But you can probably see the problem inherent with this model already: its incredibly biased towards its respective channels. You can easily overvalue the impact of each channel. If a visitor clicked a Search ad one day and then clicked a Facebook ad later in the week and then converted, each model will claim 100% credit for that conversion.

Rather than considering the model separately for each channel, aggregate them into a single report. This will give you a more holistic understanding of the multi-channel touchpoints that lead to a conversion.

The downside with this attribution model, however, is that you will see double or triple counted conversions which adds to your work load to further parse the conversion data.

5. Linear Attribution Model


The Linear Attribution model gives each touchpoint along the conversion funnel, for example search, social, retargeting, direct, and email, equal credit for the final conversion.

This model is an improvement on all those we’ve discussed up to this point because it allows for credit to be applied to every single touchpoint along the buyer journey. It’s a simplified multi-touch attribution model.

That’s great! So what’s the problem now, you ask? Disproportionate weighting.

The Linear Attribution model fails to take into consideration the impact of all the other touch points which may have provided more value, and played a bigger role in triggering a conversion.

6. Time Decay Attribution


In the Time Decay attribution model, whichever touchpoint closest to the time when the sale or conversion took place receives the highest credit for the conversion. It functions under the assumption that the closer the interaction or click is to a conversion, the greater the impact that interaction had on the conversion.

The argument makes sense. And at least this is a multi-channel/multi-touch channel that also captures the data involved in the long decision making process.

One of its drawbacks, however, is that it may undervalue the heavy lifting that was done by marketing efforts higher up in the funnel which is always located farthest a way from the conversion point.

7. Position Based Attribution


Typically, in the Position Based attribution model, the first interaction and the final interaction in the decision making journey before a conversion is given 40% credit for the conversion, respectively. The remaining 20% is distributed evenly between the other channels along the funnel, but such weighting can and should be adjusted.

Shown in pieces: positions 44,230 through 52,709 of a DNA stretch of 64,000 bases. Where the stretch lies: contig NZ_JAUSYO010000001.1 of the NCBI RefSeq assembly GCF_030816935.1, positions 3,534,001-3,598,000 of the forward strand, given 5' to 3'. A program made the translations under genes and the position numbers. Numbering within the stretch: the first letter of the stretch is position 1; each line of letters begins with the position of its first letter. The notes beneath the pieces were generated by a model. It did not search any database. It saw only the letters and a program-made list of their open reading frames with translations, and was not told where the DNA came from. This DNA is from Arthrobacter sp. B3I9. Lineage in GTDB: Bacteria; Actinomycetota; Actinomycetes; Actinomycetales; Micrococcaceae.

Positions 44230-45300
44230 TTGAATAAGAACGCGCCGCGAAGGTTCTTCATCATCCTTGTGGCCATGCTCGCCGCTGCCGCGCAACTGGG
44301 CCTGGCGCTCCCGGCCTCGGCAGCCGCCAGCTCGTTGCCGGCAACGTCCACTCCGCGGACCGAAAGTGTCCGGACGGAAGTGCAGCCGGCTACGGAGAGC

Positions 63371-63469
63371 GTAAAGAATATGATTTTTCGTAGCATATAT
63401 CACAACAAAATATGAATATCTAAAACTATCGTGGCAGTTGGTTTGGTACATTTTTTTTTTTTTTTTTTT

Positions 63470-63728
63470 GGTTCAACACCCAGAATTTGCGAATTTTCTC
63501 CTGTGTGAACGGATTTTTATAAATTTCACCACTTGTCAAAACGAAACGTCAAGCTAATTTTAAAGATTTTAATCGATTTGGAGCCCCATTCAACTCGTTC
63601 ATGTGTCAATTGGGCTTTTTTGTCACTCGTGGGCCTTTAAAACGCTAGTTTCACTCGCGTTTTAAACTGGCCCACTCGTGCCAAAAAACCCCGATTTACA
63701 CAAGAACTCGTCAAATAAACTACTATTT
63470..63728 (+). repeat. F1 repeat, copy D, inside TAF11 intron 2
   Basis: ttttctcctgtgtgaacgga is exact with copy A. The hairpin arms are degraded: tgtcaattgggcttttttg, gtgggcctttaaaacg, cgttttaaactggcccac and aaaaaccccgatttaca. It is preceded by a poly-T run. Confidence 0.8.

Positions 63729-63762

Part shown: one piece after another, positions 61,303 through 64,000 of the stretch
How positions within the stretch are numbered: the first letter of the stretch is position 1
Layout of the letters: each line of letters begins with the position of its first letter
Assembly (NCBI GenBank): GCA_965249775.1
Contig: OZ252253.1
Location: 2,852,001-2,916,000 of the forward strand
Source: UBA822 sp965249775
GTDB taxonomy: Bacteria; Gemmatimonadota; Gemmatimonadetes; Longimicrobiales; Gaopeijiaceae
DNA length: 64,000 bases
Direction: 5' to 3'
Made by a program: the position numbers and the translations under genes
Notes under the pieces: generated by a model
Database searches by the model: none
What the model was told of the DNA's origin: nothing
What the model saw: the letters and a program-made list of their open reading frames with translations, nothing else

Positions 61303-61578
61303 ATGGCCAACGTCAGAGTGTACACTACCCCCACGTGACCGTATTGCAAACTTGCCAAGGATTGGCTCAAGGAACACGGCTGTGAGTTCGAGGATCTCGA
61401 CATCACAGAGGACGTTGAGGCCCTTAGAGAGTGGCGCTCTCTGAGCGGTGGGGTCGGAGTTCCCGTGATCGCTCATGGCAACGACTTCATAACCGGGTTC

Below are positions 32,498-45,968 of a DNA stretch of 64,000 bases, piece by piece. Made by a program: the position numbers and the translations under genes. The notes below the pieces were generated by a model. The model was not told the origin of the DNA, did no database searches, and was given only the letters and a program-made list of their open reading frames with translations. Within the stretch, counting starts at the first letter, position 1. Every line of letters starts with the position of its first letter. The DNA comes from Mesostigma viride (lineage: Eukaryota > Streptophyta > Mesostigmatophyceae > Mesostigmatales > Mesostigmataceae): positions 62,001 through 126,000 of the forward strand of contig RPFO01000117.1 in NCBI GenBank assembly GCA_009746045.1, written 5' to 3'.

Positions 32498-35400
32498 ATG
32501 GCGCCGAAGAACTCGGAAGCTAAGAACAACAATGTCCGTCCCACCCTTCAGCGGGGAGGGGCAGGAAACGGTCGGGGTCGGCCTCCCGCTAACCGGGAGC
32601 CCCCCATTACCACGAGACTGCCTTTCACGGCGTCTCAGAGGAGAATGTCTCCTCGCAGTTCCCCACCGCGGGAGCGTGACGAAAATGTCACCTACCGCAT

The position Based model is a stronger attribution model that takes multiple touchpoints, and multiple channels into consideration. It credits two of the most important customer touchpoints: the first click or interaction (that which introduced the you to the customer) and the final interaction before conversion.

8. Algorithms Based (Custom) Attribution


Algorithms or Custom built attribution models assigns credit for the conversion to each touchpoint based on its effectiveness.

This model requires advanced statistically modeling and continued optimization, based on your audience behaviour.  It is in fact your existing customer data that will provide the foundations upon which to build your Algorithms attribution model, and understanding of which channel and which step in the decision making journey has the biggest impact on conversion.

The Algorithms attribution model is the most data-driven and provides the most comprehensive customer insight so marketers can identify non-traditional opportunities.

So what’s the final takeaway?

By today’s standards, we should all be steering clear of the First (only) or Last Interaction (only) attribution model. Choosing the right method for you will depend on your marketing needs and the required complexity of your marketing mix.

If it all seems too complicated, not to worry. Start with the simpler Time Decay and Position Based models, although again, avoid First and Last Click. To make attribution modeling of all your marketing campaigns accurate, all your campaigns must also be properly tagged and easily identified so you can give credit to where credit is due.

And finally, don’t just rely on conversion based attribution modeling. Consider other factors, including your CPA, not just conversions. How much does it cost you per acquisition per channel? Is the cost disproportionate to the value of the channel?

Taking all of your marketing efforts into consideration holistically will ultimately help you optimize for stronger campaigns, better targeting by channel and buying behaviour, and reduced spend for maximum performance.